The Plusses and Minuses of Theorycrafting
Once you have moved beyond the grinding heroics for T9 and emblem gear stage, you probably want to start raiding. If you are serious about maximizing your healing, you’ll need to consider the relative values of the various healing stats (For us that is spellpower, haste, crit, mp5, and intellect). Stat weightings provide a numerical value for each stat, helping you decide what gear, gems, or enchants will help you put out more healing. The top shamans calculate their state weightings using Shaman HEP or similar programs.
If you wander over to Elitist Jerks and copy what the top resto shamans in the world are doing, you will stack a lot of haste. A lot of haste. I suggest that you use Shaman HEP to come up with your own numbers, but realistically, not everyone will do so. If you do calculate your own stat ratings, then much of what follows will not apply to you. Most people want the bottom line advice, so they see that the top resto shamans stack haste and decide to do the same thing themselves.
Consider for a minute why haste is so valuable for these players. For the most part, the top resto shamans are in highly focused progression raiding guilds. These are the type of guilds that consider normal modes a warm-up for the heroic versions. They aren’t wiping on Saurfang or Festergut. They are running with highly geared and skilled tanks who are not taking unnecessary damage, and know how to time their cooldowns. They have some of the best DPS on their server putting out top DPS and avoiding the fire as much as possible.
In this controlled context, there is just not a ton of “extra” healing that needs to get done. I just made this concept up, but extra healing is the healing you need to do because people stand in the fire too long, don’t understanding the boss mechanics, don’t time their tank cooldowns or tank swaps well, have not geared for mitigation as a tank, fail to interrupt, and make the fight take longer with slower (or dead) DPS. There is also not a lot of need for longevity in top guilds, because these guilds do not bring 7 healers for normal modes and the DPS they bring is top-notch. Things die quickly and mana is less of an issue.
If the last two paragraphs describe your typical raid night or experience pugging raids, then you can probably just stack haste up to at least the soft cap (I believe that is 1269 haste rating) and be done with it. Haste works so well because it allows us to pump out more healing in less time. It also allows our some of our spells to land before they can be rendered overhealing by those pesky resto druids and their HoTs. In short, bumping up your haste can really up your healing throughput, which is the amount of healing that you do over the course of a boss fight. And yes, this will help your position on the healing meters.
But what if your resto shaman is an alt, or a main that doesn’t have the spare time to focus on progression raiding? You like to raid, so you mostly find yourself in whatever random pugs that take place when you have a few hours to spare. In this environment, you simply do not value the same stats as a progression raider. I speak from experience, because I recently transferred servers to find a guild with a better raiding schedule. Prior to that move, I could rarely make my guild’s raids. I ran a lot of pugs and many of them were pretty horrible. And I gemmed for a lot less haste because of it.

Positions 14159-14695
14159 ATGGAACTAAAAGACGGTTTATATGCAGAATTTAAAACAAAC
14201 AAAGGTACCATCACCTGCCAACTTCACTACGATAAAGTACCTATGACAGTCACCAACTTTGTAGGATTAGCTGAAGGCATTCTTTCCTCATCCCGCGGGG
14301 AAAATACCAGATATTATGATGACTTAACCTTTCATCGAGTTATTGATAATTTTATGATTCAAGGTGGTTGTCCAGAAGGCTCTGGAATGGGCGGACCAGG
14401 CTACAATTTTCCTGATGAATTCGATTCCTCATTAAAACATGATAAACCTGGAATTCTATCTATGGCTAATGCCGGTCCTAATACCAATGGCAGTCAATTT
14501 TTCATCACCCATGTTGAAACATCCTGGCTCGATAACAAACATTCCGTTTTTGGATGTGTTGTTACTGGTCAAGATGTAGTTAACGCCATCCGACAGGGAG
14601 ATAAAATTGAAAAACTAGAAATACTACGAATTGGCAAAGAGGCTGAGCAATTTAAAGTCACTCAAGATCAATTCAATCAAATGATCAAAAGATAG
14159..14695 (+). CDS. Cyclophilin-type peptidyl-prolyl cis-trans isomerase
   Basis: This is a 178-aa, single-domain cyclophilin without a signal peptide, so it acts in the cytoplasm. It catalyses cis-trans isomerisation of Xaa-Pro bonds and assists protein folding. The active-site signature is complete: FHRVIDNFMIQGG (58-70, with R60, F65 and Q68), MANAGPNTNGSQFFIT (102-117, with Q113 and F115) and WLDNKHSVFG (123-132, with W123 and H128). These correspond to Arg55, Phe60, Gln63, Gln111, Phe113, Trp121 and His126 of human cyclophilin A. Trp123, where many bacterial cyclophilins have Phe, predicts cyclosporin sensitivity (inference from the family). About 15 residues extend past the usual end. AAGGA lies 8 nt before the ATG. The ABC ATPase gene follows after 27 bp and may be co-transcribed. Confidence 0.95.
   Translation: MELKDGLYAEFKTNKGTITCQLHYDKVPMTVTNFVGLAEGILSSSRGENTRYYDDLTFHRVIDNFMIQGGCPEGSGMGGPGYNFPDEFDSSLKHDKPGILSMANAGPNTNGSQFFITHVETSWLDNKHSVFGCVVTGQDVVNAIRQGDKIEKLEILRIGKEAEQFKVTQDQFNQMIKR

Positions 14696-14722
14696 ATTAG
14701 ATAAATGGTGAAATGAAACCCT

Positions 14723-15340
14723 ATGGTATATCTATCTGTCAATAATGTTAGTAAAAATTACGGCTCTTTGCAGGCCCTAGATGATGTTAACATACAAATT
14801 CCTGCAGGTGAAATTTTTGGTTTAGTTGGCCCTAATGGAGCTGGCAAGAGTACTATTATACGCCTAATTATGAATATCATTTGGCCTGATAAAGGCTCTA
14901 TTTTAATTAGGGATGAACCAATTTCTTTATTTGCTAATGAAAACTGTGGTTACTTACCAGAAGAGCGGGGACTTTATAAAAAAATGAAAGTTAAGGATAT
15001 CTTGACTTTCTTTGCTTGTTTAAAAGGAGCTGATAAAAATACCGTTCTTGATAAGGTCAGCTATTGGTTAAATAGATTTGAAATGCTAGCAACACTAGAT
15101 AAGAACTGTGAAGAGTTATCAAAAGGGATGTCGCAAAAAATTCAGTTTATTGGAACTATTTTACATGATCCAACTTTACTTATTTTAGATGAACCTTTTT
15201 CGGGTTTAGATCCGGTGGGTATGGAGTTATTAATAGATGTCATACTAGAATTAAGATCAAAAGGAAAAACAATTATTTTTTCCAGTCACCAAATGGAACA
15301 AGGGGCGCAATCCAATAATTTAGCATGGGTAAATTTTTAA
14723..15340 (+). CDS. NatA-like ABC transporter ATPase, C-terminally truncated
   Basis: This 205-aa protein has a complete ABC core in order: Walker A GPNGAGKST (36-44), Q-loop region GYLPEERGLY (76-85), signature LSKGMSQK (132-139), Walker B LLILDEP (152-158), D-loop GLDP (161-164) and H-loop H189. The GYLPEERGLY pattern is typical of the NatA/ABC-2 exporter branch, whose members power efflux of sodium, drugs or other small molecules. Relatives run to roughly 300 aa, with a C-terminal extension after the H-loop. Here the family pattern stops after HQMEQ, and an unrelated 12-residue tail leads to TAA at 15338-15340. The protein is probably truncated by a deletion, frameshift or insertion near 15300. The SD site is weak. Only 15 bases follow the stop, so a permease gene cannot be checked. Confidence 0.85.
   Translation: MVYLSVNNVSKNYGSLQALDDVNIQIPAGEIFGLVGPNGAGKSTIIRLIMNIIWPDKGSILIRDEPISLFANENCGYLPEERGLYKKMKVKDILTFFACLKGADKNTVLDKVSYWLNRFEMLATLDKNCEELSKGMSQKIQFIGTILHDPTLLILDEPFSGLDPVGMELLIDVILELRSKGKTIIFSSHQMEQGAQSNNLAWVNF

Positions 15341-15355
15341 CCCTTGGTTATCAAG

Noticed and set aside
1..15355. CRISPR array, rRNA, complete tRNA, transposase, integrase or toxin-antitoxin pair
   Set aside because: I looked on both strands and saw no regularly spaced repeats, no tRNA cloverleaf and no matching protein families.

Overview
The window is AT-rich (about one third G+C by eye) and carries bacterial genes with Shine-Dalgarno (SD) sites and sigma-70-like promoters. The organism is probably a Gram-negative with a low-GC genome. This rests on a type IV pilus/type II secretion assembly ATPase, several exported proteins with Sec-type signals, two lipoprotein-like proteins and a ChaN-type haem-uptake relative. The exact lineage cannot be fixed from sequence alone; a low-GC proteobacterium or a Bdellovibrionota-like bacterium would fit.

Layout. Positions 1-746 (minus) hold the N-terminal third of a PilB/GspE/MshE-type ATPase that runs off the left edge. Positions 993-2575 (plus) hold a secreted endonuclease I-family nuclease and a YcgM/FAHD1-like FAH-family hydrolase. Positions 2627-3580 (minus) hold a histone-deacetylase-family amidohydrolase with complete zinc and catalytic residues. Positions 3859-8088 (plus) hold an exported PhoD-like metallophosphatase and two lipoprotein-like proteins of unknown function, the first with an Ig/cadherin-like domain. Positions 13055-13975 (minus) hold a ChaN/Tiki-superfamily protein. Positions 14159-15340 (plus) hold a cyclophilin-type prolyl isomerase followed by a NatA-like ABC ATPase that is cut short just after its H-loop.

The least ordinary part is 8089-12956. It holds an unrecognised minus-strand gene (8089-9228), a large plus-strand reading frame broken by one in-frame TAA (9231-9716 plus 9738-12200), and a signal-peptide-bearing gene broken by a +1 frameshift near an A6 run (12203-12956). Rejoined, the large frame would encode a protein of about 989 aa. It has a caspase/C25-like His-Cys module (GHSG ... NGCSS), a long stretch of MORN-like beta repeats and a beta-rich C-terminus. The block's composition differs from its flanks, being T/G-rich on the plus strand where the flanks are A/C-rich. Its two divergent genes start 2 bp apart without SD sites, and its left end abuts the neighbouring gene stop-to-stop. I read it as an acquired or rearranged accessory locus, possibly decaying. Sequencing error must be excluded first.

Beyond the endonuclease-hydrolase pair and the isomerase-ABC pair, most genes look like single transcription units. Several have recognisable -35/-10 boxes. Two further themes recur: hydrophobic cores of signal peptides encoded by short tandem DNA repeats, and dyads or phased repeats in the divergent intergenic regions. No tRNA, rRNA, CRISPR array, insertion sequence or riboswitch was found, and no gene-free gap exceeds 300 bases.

In a pug raid, the one thing you can count on is a wide variety of skills and experience. You may have some very skilled and geared players who missed their guild run that week, and you may have people who dinged 80 on Friday on their first character and thought a 25 ToC would be fun way to spend a Saturday afternoon. You’ll never be sure how good the group is until you get started, but it will almost certainly not be as smooth as a guild run. People will stand in the fire too long. The tanks won’t switch when they should have. They will also probably have stacked stamina instead of mitigation, because a higher health pool makes them look more geared, and helps get them into pugs. The DPS will take forever to down the boss, despite their impressive Gearscores. The other healers will seem like they are healing with low ranked spells (and maybe they are, check out RankWatch!).
In this environment, you want a balance of stats, and a lot more intellect and mp5 than you would in a progression raid. The fights will take longer, the tanks and the raid will take more damage, and you will find your mana bar dropping fairly quickly. Don’t forget to use Mana Tide and a Mana Potion, or course, but sometimes that isn’t enough. In short, intellect and mp5 are great insurance policies in a pug. Spellpower is still valuable, of course, because there is a lot of healing that needs to be done. Haste is great, because you’ll want to fire off fast heals to save slow-moving raid members. Crit rating is always nice, because it improves both our throughput and our mana regeneration.
Going for a balance of stats is what a lot of us instinctively guess we should be doing, for good reason. Most people probably fall somewhere between world-first chasing guild and random Saturday afternoon pug. You need do what works for you. Don’t be discouraged if you read that you should stack haste. Or maybe you heard to stack spellpower to the exclusion of everything else (not sure where you heard that, but you get my point). What works for them will not always work for you, and if you feel like you need a bigger and more stable mana pool, then you probably do. Mana left at the end of the fight is wasted mana, but dead raiders because you went OOM is a wasted boss kill.